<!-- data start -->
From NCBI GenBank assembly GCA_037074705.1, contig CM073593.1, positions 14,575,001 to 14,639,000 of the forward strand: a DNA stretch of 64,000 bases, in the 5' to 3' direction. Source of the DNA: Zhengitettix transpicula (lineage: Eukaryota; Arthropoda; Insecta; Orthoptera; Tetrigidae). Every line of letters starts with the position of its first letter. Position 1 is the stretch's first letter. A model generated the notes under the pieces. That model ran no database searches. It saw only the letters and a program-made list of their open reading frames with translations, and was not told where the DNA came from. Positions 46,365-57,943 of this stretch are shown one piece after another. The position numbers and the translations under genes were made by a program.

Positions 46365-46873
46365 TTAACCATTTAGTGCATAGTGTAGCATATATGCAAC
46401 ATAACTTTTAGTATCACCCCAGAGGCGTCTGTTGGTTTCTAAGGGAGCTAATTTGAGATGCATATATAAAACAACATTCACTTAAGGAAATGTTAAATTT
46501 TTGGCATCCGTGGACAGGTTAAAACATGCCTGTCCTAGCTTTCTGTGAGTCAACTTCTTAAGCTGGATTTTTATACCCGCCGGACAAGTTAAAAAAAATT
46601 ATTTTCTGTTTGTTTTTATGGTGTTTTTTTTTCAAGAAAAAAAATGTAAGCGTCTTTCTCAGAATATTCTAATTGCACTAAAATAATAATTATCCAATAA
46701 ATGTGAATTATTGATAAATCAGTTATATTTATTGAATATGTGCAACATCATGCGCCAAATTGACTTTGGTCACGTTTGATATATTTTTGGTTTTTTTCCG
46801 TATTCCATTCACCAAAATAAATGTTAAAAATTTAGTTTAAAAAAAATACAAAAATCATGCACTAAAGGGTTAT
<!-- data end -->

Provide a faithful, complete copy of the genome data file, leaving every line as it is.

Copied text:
From NCBI GenBank assembly GCA_037074705.1, contig CM073593.1, positions 14,575,001 to 14,639,000 of the forward strand: a DNA stretch of 64,000 bases, in the 5' to 3' direction. Source of the DNA: Zhengitettix transpicula (lineage: Eukaryota; Arthropoda; Insecta; Orthoptera; Tetrigidae). Every line of letters starts with the position of its first letter. Position 1 is the stretch's first letter. A model generated the notes under the pieces. That model ran no database searches. It saw only the letters and a program-made list of their open reading frames with translations, and was not told where the DNA came from. Positions 46,365-57,943 of this stretch are shown one piece after another. The position numbers and the translations under genes were made by a program.

Positions 46365-46873
46365 TTAACCATTTAGTGCATAGTGTAGCATATATGCAAC
46401 ATAACTTTTAGTATCACCCCAGAGGCGTCTGTTGGTTTCTAAGGGAGCTAATTTGAGATGCATATATAAAACAACATTCACTTAAGGAAATGTTAAATTT
46501 TTGGCATCCGTGGACAGGTTAAAACATGCCTGTCCTAGCTTTCTGTGAGTCAACTTCTTAAGCTGGATTTTTATACCCGCCGGACAAGTTAAAAAAAATT
46601 ATTTTCTGTTTGTTTTTATGGTGTTTTTTTTTCAAGAAAAAAAATGTAAGCGTCTTTCTCAGAATATTCTAATTGCACTAAAATAATAATTATCCAATAA
46701 ATGTGAATTATTGATAAATCAGTTATATTTATTGAATATGTGCAACATCATGCGCCAAATTGACTTTGGTCACGTTTGATATATTTTTGGTTTTTTTCCG
46801 TATTCCATTCACCAAAATAAATGTTAAAAATTTAGTTTAAAAAAAATACAAAAATCATGCACTAAAGGGTTAT